12. Blue Velvet Moderator emeritus

    Jul 4, 2004

    Until I send you a file to work on that has two dozen or so style sheets, I want absolutely nothing to reflow, and I'd like it back in a few hours or the next day without having to then fix the style sheets again after you've adapted them to work with your converted and renamed fonts.
  13. michael.lauden macrumors 68020


    Dec 25, 2008
    Mac by far.

    i don't know anyone in the industry from all my friends (,,, etc) who have once used a PC for their design work
  14. Tesselator macrumors 601


    Jan 9, 2008
    Yup, no problem at all! I did page layout. I managed an office pool here in Japan some years back - well everyone in the office was on a Mac ][ci

    and I had just gotten a brand new IIfx (after being there a year) if that dates it.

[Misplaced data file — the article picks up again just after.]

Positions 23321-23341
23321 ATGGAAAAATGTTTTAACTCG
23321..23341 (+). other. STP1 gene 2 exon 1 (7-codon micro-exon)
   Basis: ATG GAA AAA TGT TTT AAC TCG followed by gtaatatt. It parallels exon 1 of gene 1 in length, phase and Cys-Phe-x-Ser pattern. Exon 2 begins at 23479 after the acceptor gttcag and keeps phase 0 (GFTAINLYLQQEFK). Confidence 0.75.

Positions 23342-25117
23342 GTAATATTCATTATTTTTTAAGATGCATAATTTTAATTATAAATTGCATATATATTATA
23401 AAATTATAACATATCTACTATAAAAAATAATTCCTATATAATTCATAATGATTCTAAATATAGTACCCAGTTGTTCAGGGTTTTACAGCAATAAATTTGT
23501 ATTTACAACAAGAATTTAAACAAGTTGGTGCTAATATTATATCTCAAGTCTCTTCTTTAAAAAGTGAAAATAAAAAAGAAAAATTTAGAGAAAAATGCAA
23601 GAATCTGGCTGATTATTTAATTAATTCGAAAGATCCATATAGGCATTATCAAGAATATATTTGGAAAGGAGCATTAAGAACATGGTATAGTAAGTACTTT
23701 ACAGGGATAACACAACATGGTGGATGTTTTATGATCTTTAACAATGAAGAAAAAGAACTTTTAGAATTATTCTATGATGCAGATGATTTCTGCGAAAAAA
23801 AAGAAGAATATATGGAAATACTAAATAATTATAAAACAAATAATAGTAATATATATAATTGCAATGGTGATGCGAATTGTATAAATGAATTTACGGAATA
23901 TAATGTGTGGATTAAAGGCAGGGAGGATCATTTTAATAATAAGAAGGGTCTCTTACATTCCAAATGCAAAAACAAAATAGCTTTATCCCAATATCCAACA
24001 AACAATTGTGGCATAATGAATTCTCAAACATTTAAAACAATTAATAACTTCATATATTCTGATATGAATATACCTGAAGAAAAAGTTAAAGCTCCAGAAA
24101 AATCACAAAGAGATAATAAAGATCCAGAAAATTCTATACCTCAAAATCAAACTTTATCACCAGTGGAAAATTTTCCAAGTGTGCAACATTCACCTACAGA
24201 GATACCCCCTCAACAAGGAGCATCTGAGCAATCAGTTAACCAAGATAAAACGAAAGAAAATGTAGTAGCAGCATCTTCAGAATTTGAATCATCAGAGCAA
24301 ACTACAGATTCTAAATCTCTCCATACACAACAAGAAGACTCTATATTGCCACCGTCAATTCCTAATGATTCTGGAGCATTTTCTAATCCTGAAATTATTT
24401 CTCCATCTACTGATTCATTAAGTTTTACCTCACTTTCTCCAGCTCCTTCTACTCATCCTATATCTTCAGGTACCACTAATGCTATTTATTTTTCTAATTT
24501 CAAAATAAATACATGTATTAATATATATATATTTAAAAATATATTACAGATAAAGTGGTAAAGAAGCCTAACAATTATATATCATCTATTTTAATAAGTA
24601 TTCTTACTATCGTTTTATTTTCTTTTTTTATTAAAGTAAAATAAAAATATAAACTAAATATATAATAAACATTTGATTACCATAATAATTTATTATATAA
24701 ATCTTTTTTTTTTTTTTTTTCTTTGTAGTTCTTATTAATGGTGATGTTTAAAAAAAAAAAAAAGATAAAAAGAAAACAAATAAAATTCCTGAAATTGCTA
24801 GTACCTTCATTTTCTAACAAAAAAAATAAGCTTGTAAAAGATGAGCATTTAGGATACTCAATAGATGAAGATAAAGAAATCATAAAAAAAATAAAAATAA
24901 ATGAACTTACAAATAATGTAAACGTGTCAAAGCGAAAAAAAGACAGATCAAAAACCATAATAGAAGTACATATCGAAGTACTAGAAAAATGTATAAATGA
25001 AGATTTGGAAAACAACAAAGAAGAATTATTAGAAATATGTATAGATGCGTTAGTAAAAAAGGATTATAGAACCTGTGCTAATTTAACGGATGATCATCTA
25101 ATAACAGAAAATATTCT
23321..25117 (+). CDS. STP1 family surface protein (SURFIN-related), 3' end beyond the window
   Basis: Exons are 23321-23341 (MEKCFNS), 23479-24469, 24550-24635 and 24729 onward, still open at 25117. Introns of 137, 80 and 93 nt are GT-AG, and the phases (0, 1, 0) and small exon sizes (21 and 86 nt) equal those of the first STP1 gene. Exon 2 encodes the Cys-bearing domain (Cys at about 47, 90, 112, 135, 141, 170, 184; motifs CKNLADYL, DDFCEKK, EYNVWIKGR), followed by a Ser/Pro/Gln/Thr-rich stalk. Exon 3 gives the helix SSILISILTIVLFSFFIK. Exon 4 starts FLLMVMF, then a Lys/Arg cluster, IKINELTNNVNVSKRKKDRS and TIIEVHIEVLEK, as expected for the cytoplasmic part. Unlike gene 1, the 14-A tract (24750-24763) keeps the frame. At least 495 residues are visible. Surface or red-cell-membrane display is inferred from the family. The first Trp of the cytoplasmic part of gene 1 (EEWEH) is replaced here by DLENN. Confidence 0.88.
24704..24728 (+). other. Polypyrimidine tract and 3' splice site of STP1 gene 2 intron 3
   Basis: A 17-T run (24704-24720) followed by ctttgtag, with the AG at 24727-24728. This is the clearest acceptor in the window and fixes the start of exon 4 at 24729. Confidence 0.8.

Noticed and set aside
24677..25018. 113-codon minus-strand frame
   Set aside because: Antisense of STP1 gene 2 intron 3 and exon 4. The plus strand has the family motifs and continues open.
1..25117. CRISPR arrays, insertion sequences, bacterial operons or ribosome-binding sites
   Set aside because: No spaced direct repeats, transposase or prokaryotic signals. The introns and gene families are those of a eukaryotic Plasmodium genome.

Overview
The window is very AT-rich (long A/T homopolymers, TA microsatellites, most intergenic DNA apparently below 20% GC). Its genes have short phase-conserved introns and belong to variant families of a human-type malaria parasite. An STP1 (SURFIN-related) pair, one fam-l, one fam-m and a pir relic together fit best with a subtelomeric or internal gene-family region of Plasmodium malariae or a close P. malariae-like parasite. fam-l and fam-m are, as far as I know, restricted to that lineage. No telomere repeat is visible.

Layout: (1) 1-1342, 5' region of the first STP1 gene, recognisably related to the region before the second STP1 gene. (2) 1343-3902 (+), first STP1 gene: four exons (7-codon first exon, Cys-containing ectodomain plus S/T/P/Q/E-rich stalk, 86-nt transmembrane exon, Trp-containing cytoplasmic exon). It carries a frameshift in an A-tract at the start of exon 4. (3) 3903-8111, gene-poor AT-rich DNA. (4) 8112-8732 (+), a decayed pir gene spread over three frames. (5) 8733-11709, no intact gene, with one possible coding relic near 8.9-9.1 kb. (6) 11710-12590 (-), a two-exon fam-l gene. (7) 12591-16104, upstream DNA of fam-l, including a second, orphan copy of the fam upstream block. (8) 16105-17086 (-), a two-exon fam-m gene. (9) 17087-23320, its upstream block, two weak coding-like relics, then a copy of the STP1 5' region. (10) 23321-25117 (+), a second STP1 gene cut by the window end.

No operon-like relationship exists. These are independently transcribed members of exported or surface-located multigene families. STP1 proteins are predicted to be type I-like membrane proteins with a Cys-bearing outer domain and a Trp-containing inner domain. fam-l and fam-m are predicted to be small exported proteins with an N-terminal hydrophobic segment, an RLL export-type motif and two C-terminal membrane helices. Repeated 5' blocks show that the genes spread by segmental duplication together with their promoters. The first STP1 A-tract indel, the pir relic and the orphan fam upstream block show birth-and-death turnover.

We did all the owners manuals for Toyota (small cars and trucks), Epson printers and scanners, Brother laser printers, Yamaha electronic instruments, and ummm... ________, as our staple. Toyota was indeed just like you said here; demanding and ultra picky!

    So, as long as the data is being read into the same application (like Quark) on the PC and the Mac then it's no problem. Let's say the PC based layout guy used a font not available on the Mac, 1st slap him, then load fontofrapher, read in the PC outline font, tell it to save as a Mac readable TT font. Install the font on the mac, load the document, if you're asked to choose while loading then do that - if not select by style and assign the font. Check the document. It should be perfect.
  15. whitemacbook macrumors member


    Mar 1, 2009
    there's a reason for that
    get a better job?
  16. EmperorDarius macrumors 6502a

    Jan 2, 2009
    It would be slower (and get even more with time), would freeze/crash more often and you'd have to deal with malware and system maintenance. Normally people who want to do work don't want to bother with those stupid things.
  17. LeviG macrumors 65816

    Nov 6, 2006
    Norfolk, UK

    Oh not this junk again.